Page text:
Long Live Paper

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Long Live Paper By JUSTIN B. HOLLANDER October 16, 2012 Medford, Mass. LAST week, Education Secretary Arne Duncan declared a war on paper textbooks. “Over the next few years,” he said in a speech at the National Press Club, “textbooks should be obsolete.” In their place would come a variety of digital-learning technologies, like e-readers and multimedia Web sites. 按图放大 Pia Bramley 相关文章 * 读电子书长大的一代 Such technologies certainly have their place. But Secretary Duncan is threatening to light a bonfire to a tried-and-true technology — good old paper — that has been the foundation for one of the great educational systems on the planet. And while e-readers and multimedia may seem appealing, the idea of replacing an effective learning…show more content…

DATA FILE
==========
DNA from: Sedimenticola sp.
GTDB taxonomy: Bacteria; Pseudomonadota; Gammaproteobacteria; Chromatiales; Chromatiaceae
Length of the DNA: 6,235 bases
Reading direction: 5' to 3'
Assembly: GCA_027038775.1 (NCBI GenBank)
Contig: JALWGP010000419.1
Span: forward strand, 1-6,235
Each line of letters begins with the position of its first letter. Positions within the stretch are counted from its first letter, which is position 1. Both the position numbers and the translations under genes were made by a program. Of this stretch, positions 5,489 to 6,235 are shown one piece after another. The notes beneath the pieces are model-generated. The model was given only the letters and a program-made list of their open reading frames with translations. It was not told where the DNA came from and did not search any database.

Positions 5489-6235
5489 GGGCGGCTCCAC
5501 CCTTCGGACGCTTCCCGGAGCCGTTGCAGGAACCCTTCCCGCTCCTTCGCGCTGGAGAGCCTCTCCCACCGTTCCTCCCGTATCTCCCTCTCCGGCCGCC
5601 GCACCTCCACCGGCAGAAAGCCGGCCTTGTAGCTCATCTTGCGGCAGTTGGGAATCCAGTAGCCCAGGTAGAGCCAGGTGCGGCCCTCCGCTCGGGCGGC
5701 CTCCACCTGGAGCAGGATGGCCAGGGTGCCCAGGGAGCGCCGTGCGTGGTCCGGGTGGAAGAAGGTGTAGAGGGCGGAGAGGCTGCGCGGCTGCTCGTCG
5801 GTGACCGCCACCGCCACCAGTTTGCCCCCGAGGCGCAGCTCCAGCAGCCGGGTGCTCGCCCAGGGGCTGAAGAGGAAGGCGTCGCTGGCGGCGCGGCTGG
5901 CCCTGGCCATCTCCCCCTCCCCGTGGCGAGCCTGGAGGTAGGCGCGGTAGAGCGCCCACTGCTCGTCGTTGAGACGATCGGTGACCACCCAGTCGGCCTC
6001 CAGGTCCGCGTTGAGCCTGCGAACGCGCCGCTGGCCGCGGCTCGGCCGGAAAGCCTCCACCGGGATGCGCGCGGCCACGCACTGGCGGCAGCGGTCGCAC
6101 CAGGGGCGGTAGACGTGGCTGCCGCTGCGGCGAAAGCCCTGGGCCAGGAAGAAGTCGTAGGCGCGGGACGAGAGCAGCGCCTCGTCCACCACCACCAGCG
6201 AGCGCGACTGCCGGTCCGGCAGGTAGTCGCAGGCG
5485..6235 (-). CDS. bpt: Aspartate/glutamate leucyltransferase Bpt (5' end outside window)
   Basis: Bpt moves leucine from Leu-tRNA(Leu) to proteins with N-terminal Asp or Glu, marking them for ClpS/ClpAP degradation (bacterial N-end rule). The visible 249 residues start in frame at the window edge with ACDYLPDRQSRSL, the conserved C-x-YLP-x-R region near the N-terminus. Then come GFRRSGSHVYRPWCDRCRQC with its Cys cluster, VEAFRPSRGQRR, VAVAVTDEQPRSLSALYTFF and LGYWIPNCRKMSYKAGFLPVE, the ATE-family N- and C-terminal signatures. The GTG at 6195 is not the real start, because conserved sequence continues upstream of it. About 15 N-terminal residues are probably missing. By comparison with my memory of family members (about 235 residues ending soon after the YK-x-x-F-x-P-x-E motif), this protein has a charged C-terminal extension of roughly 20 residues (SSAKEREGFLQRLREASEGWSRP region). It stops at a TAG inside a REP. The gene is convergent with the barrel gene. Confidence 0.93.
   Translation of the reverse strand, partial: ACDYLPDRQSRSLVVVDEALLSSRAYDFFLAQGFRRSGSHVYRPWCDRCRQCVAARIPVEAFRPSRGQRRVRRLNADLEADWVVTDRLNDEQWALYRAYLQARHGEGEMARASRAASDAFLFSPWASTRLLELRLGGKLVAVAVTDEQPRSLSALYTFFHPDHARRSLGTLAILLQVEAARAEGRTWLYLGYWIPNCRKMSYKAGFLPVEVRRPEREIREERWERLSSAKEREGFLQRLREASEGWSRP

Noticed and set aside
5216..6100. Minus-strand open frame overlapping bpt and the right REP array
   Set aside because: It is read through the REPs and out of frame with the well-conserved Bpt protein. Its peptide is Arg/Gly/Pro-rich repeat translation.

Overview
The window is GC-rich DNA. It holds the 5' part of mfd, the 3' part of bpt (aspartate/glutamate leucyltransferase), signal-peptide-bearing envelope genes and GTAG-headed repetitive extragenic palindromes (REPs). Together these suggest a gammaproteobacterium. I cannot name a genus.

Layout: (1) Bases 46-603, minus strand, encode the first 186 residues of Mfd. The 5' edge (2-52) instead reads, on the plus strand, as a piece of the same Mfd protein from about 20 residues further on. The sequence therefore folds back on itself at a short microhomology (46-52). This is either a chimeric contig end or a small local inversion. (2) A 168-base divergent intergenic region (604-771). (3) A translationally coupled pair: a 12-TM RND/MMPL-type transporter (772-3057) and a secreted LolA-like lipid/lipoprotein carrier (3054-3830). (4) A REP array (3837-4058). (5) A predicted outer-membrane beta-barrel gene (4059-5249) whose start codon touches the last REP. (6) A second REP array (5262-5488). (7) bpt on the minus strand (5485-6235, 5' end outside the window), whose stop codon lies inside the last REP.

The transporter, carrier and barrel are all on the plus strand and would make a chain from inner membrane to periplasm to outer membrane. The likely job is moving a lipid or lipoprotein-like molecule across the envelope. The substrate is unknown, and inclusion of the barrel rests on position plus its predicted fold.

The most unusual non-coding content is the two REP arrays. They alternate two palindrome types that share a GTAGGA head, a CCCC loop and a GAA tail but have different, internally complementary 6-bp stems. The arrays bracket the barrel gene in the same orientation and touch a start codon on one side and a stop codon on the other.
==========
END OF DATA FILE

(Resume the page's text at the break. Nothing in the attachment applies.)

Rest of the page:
Streetcar lines were torn up. A result, for many cities, was to rip apart the urban core and run highways through it, which only accelerated the flow of residents, commerce and investment to the suburbs. But in recent years, new streetcar lines have been built or old systems extended in places like Pittsburgh, Jersey City and Phoenix. They are casting aside a newer technology in favor of an older one. This lesson of technology-inspired extinction can be retold in many other domains of life: the way phonographs nearly disappeared when the music CD was invented; the rejection of bicycles in the middle of the 20th century; the shuttering of Polaroid factories with the advent of digital cameras. My point is not that these are all pernicious or reversible developments. On the contrary, we have all benefited from new advances in medicine, communications and computing, even those that displaced familiar technologies. The Polaroid is a wonderful device for what it is, but it will and should remain a technological novelty. On the other hand, few higher-tech formats deliver the lush sound quality of the vinyl record, and younger generations have recently returned to the format. In other words, we shouldn’t jump at a new technology simply because it has advantages; only time and study will reveal its disadvantages and show the value of what we’ve left behind. Which brings us back to paper. With strength and durability that
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